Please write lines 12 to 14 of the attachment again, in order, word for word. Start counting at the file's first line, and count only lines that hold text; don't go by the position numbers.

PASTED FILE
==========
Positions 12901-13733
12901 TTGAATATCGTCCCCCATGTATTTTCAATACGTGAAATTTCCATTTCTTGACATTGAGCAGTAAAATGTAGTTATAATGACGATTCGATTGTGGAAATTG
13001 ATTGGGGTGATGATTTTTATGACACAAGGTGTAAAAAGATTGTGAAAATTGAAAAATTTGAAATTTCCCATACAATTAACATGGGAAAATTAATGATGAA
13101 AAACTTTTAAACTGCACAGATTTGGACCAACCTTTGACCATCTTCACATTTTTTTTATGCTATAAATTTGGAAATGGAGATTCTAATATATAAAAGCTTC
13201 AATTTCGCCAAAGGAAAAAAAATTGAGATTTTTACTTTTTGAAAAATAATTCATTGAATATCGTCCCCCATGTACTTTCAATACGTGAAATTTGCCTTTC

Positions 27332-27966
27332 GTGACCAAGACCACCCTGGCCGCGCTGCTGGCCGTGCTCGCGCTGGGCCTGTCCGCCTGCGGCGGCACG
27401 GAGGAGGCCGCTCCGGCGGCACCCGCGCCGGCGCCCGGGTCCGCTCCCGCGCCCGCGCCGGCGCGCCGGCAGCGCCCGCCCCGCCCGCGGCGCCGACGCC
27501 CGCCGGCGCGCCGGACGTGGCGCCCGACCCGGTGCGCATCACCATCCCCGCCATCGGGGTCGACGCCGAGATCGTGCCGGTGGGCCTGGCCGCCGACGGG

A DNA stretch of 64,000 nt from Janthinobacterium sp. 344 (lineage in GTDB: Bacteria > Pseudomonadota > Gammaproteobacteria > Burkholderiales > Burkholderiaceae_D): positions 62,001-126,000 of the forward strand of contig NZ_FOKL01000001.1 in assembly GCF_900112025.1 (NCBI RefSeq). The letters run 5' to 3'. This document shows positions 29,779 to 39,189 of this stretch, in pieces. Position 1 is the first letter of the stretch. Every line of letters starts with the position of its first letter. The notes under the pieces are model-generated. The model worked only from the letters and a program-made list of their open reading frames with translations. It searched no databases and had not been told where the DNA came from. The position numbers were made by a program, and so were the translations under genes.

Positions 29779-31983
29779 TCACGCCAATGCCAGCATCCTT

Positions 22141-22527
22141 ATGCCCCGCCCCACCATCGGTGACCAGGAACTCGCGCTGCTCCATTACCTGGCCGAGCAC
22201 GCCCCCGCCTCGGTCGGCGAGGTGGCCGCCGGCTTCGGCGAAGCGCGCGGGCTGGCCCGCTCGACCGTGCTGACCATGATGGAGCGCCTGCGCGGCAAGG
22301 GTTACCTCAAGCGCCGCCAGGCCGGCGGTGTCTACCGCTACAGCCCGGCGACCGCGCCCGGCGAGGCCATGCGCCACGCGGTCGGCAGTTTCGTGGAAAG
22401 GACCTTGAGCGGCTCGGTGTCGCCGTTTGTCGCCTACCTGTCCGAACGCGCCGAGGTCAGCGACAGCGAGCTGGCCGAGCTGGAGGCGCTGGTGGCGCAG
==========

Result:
29779 TCACGCCAATGCCAGCATCCTT

Positions 22141-22527
22141 ATGCCCCGCCCCACCATCGGTGACCAGGAACTCGCGCTGCTCCATTACCTGGCCGAGCAC